Dinh Q. Lê (b. 1968) is best known for his deep engagement with photography as both a technology for image making and an apparatus for distributing ideological narratives. P·P·O·W will present a new “photoscroll” entitled “All the Boys in the World,” a digital collage of mixed-race gay pornographic imagery that is printed across a 150-foot roll of photopaper. Suspended three meters high and gathering in undulating folds, this monumental photographic installation explores the tactile and sensual capabilities of the two-dimensional image. This work also marks a shift in the artist’s practice, engaging more directly with global sex industries as well as the artist’s own sexual identity. Lê holds an MFA in photography from the School of Visual Arts in New York. His work is currently on view in the 2018 Gwangju Biennial, in Seoul, South Korea, and has exhibited at the 2013 Carnegie International at the Carnegie Museum of Art, PA and documenta 13, Kassel, Germany in 2012. His work has been exhibited at the Museum of Modern Art, NY; Carnegie Museum, PA; MoMA PS1, NY; The Museum of Fine Arts, TX; and the Asia Society, NY, among many others. Dinh Q. Lê: True Journey Is Return, a traveling retrospective organized by curator Rory Padeken, is currently on view at the San Jose Museum of Art. He is a co-founder of the nonprofit organization Sàn Art. Lê lives and works in Ho Chi Minh City, Vietnam.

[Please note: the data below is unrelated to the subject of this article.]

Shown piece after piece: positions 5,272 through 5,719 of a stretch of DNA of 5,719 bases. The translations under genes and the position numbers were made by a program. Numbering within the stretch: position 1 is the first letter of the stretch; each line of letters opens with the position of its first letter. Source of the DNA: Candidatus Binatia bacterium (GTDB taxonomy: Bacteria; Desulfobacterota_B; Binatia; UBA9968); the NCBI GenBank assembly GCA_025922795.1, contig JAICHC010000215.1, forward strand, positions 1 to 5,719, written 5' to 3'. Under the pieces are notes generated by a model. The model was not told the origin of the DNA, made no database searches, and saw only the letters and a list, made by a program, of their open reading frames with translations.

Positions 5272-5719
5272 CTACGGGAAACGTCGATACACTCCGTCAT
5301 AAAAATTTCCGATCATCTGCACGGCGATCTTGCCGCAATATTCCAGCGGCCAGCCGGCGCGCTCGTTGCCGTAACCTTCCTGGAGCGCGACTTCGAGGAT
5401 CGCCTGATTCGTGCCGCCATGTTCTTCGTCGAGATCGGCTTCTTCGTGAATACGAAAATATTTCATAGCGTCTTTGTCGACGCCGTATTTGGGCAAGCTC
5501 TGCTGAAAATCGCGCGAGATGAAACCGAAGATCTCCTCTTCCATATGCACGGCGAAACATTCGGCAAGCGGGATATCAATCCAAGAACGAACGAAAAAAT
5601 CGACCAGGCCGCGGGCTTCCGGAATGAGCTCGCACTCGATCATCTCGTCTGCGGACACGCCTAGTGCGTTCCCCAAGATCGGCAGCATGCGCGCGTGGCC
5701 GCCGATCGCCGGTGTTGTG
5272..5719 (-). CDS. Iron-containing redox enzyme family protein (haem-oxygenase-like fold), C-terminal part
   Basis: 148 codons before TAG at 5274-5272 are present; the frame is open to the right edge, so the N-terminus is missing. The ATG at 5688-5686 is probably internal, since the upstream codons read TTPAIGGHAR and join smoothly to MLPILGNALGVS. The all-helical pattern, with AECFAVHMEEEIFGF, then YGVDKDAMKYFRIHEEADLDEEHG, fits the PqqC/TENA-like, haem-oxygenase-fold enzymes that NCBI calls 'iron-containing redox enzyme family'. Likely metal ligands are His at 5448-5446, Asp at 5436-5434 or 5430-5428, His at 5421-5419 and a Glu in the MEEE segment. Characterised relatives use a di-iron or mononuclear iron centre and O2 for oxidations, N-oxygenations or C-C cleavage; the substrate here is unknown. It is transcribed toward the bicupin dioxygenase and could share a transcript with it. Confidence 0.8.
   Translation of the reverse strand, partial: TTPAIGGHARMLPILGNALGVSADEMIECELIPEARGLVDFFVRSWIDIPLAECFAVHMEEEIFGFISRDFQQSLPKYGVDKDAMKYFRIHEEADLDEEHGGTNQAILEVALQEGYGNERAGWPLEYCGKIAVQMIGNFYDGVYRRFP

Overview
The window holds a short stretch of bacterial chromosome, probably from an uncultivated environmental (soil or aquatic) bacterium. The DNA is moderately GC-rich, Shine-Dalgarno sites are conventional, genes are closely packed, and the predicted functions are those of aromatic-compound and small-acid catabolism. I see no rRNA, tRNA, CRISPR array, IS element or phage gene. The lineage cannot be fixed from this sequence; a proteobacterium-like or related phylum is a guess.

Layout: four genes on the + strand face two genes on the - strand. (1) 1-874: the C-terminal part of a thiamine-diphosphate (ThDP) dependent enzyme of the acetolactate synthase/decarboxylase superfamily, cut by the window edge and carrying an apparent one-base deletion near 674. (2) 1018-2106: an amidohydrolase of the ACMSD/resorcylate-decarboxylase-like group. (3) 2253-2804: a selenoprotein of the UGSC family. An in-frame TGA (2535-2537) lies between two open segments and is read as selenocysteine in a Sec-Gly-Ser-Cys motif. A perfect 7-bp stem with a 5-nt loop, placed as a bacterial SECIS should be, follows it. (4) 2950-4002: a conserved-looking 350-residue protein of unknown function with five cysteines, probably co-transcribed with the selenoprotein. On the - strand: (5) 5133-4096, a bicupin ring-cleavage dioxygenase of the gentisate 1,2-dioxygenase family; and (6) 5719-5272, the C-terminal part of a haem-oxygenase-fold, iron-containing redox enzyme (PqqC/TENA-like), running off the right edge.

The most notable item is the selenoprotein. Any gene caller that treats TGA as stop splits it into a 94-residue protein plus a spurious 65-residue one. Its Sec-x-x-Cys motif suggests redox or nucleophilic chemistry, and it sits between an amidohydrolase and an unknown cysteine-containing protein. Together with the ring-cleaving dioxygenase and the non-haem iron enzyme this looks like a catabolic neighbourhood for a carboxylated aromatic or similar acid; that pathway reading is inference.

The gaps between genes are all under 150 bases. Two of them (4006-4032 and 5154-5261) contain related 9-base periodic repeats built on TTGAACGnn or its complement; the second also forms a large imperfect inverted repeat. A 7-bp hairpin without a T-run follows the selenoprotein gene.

Hew Locke (b.1959) explores the languages of colonial and post-colonial power, how different cultures fashion their identities through visual symbols of authority, and how the passage of time alters these representations. P·P·O·W will present photographic works from his 2006-08 series “How Do You Want Me?” Referencing studio photography and historical portraits of nobility, these images depict the artist festooned in plastic war trophies, self-awarded medals, various arms, scalps and baby doll heads, as well as flora and fauna. The resulting parade of sinister figures including corrupt kings, generals, tyrants and bandits, explores the ambivalence of socio-political representation, a recurring theme in Locke’s practice. Locke was primarily raised in Guyana and returned to the UK to complete an MA in sculpture at the Royal College of Art in 1994. His work has been included in The Folkestone Triennial in 2011; the 54th and 55th Venice Biennale in 2011 and 2013; Prospect New Orleans Contemporary Art Biennial, New Orleans in 2014; and Hangzhou Triennial of Fiber Art in 2016. In 2010, Locke's work, Sikandar, was shortlisted for the Fourth Plinth, Trafalgar Square, London. His work is represented in many collections including the Government Art Collection, UK; Miami Art Museum, FL; Tate Gallery, UK; the Brooklyn Museum, NY; Perez Art Museum Miami, FL; the Kemper Museum of Contemporary Art, MO; the RISD Museum, RI; the British Museum, London, UK; and the Henry Moore Institute Leeds, UK. Locke’s debut exhibition with P·P·O·W, Patriots, will open on October 11, 2018. He is represented in London by Hales Gallery.